read the British psychoanalyst Adam Phillips book ON

KISSING, TICKLING AND BEING BORED? He sez kissing sooooo nice

because (69 aside, not face-to-face) it’s the only sexual act you

can’t do on yourself. Maybe so. I bring the back of

my own hand to my mouth, pretending, but doesn’t do

trick. So how old are your kids? Have you seen “The Magic

School Bus”? I see my tongue riding into your mouth like that

bus . . . I am tunneling into you, you into me/God it is

EMBARRASSING how focused i am on

PENETRATION

as if penetration will make me penetrating


    

    

(is this too LITERARY?

    

    

sorry


    

    

    

    

oops time for meeting

    

    

    

    

    

    

XXOO

    

    

K.


    

“Literary” was not the problem. He had dated his share of English majors and could cope with the stray allusion, even lob one back.

What disturbed him was the recognition that like most women she was going to want to talk about sex, whereas for him, the ideal act was essentially wordless. You should not need to ask was it good for you. If you were contrite, you should not need to say it with flowers. Men did not feel less than women, but they bought less stock in the expression of feeling; the axiom that “letting it out” “made you feel better” was the equivalent, for his money, of kissing a kid’s boo-boo. Mere voodoo. Certain things felt bad because they should feel bad — failure, grief — and other things, like sex, should feel good. What was to discuss?


    

Already he suspected her suspicion: He had put out for bid an “imaginary woman” with specs to which she had precipitously failed to conform, by being a “real person.” They hadn’t met! What could be less “real” than that! This was all wheel-spinning. He wrote back:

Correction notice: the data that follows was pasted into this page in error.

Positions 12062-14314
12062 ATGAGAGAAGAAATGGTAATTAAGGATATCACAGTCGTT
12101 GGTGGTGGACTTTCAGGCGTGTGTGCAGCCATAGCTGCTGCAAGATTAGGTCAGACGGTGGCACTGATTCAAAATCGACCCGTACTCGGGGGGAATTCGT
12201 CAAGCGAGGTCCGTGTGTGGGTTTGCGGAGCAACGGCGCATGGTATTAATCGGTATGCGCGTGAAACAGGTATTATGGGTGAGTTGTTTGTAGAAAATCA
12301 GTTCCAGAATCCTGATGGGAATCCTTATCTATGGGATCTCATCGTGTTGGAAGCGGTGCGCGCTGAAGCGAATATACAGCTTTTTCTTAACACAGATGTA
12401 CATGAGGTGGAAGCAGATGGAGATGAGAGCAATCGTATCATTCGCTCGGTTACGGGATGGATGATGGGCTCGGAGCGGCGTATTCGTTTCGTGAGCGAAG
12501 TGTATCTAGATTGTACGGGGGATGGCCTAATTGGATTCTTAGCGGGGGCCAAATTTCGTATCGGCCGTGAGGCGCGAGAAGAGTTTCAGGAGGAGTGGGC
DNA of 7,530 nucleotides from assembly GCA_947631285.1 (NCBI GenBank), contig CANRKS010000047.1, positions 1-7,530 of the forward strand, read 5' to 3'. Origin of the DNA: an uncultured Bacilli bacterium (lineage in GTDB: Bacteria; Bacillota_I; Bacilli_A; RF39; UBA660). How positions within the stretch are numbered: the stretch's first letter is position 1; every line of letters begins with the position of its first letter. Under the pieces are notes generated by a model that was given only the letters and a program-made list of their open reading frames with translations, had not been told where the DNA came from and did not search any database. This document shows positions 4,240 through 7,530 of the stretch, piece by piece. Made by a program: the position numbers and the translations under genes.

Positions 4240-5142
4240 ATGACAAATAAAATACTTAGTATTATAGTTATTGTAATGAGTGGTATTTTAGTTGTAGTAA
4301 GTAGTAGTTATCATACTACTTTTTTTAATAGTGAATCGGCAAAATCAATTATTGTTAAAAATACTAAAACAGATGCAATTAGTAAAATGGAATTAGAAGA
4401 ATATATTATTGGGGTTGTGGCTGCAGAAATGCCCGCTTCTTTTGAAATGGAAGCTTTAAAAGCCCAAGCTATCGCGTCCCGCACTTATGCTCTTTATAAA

(H)E-said, (sh)e-said:

Let us not too prematurely shoot our cyberwad

(return to Plan A?)

SEE YOU ON TUES stop CANT WAIT stop, he added, then returned his brain to work, hoping that the play on telegram format would seem an acceptable rejoinder to her fancier formulations.


    

But it didn’t.



  

                 

  



©2000 Lisa Zeidner and Nerve.com, Inc.

 FICTION




One reason to marry: so you don’t have to date, waiting to see when men would deign to call, or come. All through the animal kingdom, males worshipped at the throne of Estrus. But humankind? Let a woman bat a lash and the man ran. She tried to keep herself from twirling, like her son’s spin-top ballpoint pen, in widening gyres over these doubts. In another time zone there was a mouth, attached to a man. Below there were other parts which would also fit, or not. This was all she knew, all she was going to know. Now ditch script, go w/flow.


    

Yet! The options were finite, as any woman of sound mind knew (and she surely qualified, even if walking around the office greased up like a cake pan). She could survey the options, from best to worst:

  1. They turn out to be as fantastically matched as instinct had suggested. Since a major new client brings him to her city regularly, they are able to see each other often with logistical ease — virtually a bonus marriage, continuing to unfold and delight without hindering their responsible enjoyment of their respective primary families.

  2. They screw, ecstatically at first then with decreasing degrees of satisfaction, until they cease and desist, having “learned something.”

  3. While they love each other, one or both fails to properly compartmentalize — probably her. One or both marriages breaks up — probably hers. She becomes that common casualty, the single mother in middle age.
    1. After many lonely years, to the delight of her children, she and her husband reunite, their bond all the stronger for the travail.
    2. After many lonely years of nobly focusing on her childrens’ emotional health, she meets and marries
      1. A craggy but kind film star
      2. Charles, the Prince of Wales (Camilla is deeply disappointed, but used to it)
        1. She and Camilla fast friends
        2. Her daughter marries Camilla’s son (does Camilla have children?)

      3. A partner in the firm who was in the background always, it turns out, longing for her.
        1. She and ex-wife fast friends

  4. The sex is bad. From this bad sex she gets AIDS, and dies. Lifestyle improved by the insurance money, her husband remarries starlet. Her children don’t miss her at all.
  5. She takes the plane and stands at the gate like an idiot. He never shows up, never even calls.

    

As a student she had hated making outlines, hated the way they boxed you, but aside from the jokey cameo appearances by the rich and famous this list did, in fact, prognosticate likely outcomes.